Imperial War Museum North

Imperial War Museum North
Established 5 July 2002
Location The Quays
Trafford Wharf Road
Trafford Park
Greater Manchester
Coordinates 53°28′11″N 2°17′56″W / 53.469722°N 2.298889°W / 53.469722; -2.298889
Type War museum
Visitors 302,298 (2011)[1]
Public transit access MediaCityUK
Imperial War Museums

Imperial War Museum North (sometimes referred to as IWM North) is a museum in the Metropolitan Borough of Trafford in Greater Manchester, England. One of five branches of the Imperial War Museum, it explores the impact of modern conflicts on people and society. It is the first branch of the Imperial War Museum to be located in the north of England. The museum occupies a site overlooking the Manchester Ship Canal in Trafford Park, an area which during the Second World War was a key industrial centre and consequently heavily bombed during the Manchester Blitz in 1940. The area is now home to the Lowry cultural centre and the MediaCityUK development, which stand opposite the museum at Salford Quays.

The museum building was designed by architect Daniel Libeskind and opened in July 2002, receiving 470,000 visitors in its first year of opening. It was recognised with awards or prize nominations for its architecture and is a prime example of Deconstructivist architecture. The museum features a permanent exhibition of chronological and thematic displays, supported by hourly audiovisual presentations which are projected throughout the gallery space. The museum also hosts a programme of temporary exhibitions in a separate gallery. Since opening, the museum has operated a successful volunteer programme, which since January 2007 has been run in partnership with Manchester Museum. As part of a national museum, Imperial War Museum North is financed by the Department for Culture, Media and Sport and by self-generated income. Admission is free.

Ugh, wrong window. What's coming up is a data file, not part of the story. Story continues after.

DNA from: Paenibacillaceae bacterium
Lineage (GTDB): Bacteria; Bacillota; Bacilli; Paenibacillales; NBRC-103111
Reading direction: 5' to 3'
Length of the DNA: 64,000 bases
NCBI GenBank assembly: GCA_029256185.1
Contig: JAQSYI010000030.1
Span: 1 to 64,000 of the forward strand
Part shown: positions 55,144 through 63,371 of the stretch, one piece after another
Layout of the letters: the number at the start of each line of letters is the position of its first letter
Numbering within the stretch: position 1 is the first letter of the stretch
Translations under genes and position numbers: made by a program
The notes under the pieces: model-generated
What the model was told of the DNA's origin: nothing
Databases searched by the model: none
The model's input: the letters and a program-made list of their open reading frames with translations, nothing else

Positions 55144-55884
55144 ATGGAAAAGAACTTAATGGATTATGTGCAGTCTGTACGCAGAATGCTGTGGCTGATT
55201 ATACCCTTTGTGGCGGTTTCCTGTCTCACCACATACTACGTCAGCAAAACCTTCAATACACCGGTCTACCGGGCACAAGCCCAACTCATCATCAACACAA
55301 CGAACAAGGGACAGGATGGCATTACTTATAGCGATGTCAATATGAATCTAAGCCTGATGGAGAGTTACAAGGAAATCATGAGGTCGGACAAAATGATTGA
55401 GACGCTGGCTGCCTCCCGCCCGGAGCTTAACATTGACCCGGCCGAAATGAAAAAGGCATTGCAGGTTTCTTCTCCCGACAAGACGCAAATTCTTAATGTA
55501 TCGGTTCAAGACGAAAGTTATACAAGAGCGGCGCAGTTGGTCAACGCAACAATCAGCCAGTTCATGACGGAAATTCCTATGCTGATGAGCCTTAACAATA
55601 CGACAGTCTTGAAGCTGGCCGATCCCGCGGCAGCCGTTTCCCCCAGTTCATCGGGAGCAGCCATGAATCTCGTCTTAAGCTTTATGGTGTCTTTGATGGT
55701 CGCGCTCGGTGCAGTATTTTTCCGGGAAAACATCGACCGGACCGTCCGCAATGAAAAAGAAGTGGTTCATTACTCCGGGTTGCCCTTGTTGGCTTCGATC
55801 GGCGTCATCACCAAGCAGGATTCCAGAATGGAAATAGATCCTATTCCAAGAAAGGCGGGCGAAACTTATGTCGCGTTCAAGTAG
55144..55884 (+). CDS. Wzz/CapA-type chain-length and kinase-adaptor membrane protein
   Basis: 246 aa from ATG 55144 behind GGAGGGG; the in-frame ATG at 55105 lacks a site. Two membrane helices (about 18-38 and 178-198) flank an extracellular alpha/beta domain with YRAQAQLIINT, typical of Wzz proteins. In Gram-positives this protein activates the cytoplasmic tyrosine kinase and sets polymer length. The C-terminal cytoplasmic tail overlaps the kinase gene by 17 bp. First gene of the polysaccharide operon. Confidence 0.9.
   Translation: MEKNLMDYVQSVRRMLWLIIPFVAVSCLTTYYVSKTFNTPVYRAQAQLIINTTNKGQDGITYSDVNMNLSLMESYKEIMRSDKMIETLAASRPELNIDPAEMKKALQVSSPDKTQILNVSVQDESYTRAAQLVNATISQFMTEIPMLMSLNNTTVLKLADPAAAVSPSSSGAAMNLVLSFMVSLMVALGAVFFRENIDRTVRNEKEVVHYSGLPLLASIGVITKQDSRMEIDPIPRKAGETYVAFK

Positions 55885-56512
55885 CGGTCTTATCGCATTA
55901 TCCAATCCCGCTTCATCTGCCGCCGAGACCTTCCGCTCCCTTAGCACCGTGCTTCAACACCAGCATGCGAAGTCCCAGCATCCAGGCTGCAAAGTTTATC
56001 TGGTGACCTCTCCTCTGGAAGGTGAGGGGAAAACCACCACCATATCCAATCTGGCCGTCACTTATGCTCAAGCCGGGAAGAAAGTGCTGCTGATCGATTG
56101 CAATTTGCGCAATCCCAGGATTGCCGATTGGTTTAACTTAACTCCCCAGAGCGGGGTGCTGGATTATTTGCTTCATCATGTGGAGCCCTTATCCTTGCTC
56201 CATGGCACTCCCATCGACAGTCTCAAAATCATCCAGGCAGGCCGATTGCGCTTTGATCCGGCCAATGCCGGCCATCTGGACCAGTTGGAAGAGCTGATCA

Planning and construction

The entrance

During the 1990s, the Imperial War Museum sought to open a branch in the north of England. Seventy-one sites were offered for consideration by 36 local councils.[2] One such council was that of Hartlepool, in County Durham, for whom a new museum building was designed by architect Sir Norman Foster for a site on Hartlepool's dockside.[3] In 1992 the Teesside Development Corporation offered the museum, on behalf of Hartlepool council, a total of £14.4 million towards construction and running costs.[4] However, the National Audit Office later reported that the Corporation's offer breached government rules and negotiations were abandoned.[4][5]

View from the museum's air shard viewing platform; The Lowry opposite the museum in Salford, across the Manchester Ship Canal.

In January 1999 the then Culture Secretary Chris Smith launched a project to construct the new museum in Trafford, Greater Manchester.[2][6] The Trafford Park area has strong associations with the Second World War on the British home front; factories in the area produced Avro Lancaster heavy bombers, and Rolls-Royce Merlin aero engines used by a number of Royal Air Force combat aircraft.[7] By 1945 the area employed 75,000 people.[8] The area was consequently heavily bombed, particularly during the Manchester Blitz, when 684 people were killed in raids over two nights in December 1940.[9] By the time of Chris Smith's announcement, the museum had already received outline planning permission (in October 1997), with full approval in April 1999.[10]